Method: Serum Neutralization/Complement Fixation


Presence of neutralizing antibodies against poliovirus implies immunity

Serum neutralization test is serotype specific; presence of antibodies against one type does not indicate immunity against other types

Echovirus Antibodies 0060053
Method: Semi-Quantitative Serum Neutralization

Poliovirus Antibodies 0060054
Method: Semi-Quantitative Serum Neutralization


Presence of neutralizing antibodies against poliovirus implies immunity

Serum neutralization test is serotype specific; presence of antibodies against one type does not indicate immunity against other types

Coxsackie B Virus Antibodies 0060055
Method: Semi-Quantitative Serum Neutralization

Enterovirus and Parechovirus by PCR 2005730
Method: Qualitative Reverse Transcription Polymerase Chain Reaction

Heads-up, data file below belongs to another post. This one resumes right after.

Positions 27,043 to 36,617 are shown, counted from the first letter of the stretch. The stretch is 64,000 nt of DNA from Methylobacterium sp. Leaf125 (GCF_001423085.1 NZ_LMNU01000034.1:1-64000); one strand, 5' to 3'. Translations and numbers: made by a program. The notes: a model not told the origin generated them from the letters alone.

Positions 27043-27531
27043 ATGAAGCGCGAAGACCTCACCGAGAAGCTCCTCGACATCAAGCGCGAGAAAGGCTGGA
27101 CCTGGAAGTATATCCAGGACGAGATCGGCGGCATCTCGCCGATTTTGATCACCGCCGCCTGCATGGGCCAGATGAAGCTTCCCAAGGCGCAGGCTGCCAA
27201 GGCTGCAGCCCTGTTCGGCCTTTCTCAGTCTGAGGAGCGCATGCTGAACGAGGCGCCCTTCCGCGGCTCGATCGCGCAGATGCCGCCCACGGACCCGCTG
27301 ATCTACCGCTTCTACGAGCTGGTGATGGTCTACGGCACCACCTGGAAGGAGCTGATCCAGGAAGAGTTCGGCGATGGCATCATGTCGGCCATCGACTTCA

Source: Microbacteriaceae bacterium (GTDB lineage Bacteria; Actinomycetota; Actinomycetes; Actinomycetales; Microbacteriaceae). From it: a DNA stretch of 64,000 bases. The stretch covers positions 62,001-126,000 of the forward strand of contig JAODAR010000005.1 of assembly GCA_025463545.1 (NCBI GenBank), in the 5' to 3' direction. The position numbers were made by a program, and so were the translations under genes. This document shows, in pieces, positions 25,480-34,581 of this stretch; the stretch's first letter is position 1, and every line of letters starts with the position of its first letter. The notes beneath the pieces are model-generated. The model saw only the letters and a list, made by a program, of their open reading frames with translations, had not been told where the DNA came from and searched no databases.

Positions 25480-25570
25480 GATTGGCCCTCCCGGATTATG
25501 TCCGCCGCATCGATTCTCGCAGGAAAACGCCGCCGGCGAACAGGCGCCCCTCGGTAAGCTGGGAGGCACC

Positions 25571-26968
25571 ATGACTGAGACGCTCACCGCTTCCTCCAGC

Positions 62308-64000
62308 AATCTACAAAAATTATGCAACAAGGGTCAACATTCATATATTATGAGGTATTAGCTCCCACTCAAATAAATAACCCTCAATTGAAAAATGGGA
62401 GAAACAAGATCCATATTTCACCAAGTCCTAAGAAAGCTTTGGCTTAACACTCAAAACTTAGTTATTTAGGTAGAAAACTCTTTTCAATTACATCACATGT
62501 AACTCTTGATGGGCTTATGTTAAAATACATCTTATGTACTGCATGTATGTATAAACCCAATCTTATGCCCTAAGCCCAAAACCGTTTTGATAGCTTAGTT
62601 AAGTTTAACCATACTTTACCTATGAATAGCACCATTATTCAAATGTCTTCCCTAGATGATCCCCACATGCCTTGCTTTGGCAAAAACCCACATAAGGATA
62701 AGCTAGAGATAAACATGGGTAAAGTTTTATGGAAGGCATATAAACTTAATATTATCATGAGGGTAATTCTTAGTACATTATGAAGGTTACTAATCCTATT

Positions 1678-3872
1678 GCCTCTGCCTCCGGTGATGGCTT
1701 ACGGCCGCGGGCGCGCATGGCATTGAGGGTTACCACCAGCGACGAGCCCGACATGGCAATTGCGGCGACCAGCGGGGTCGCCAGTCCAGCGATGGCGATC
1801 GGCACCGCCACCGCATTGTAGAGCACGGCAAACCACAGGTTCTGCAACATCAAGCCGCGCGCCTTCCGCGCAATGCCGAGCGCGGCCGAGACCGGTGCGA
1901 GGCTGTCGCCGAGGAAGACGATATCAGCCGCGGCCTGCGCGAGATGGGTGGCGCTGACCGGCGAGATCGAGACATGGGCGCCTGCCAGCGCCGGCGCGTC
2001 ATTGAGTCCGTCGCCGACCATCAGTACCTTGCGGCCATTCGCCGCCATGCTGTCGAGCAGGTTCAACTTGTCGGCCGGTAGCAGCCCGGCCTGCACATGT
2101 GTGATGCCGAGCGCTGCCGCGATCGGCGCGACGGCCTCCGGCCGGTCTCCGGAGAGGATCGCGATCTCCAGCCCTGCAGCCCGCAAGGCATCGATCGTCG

General References

Ihekwaba UK, Kudesia G, McKendrick MW. Clinical features of viral meningitis in adults: significant differences in cerebrospinal fluid findings among herpes simplex virus, varicella zoster virus, and enterovirus infections. Clin Infect Dis. 2008; 47(6): 783-9. PubMed

Nasri D, Bouslama L, Pillet S, Bourlet T, Aouni M, Pozzetto B. Basic rationale, current methods and future directions for molecular typing of human enterovirus. Expert Rev Mol Diagn. 2007; 7(4): 419-34. PubMed

Rhoades RE, Tabor-Godwin JM, Tsueng G, Feuer R. Enterovirus infections of the central nervous system. Virology. 2011; 411(2): 288-305. PubMed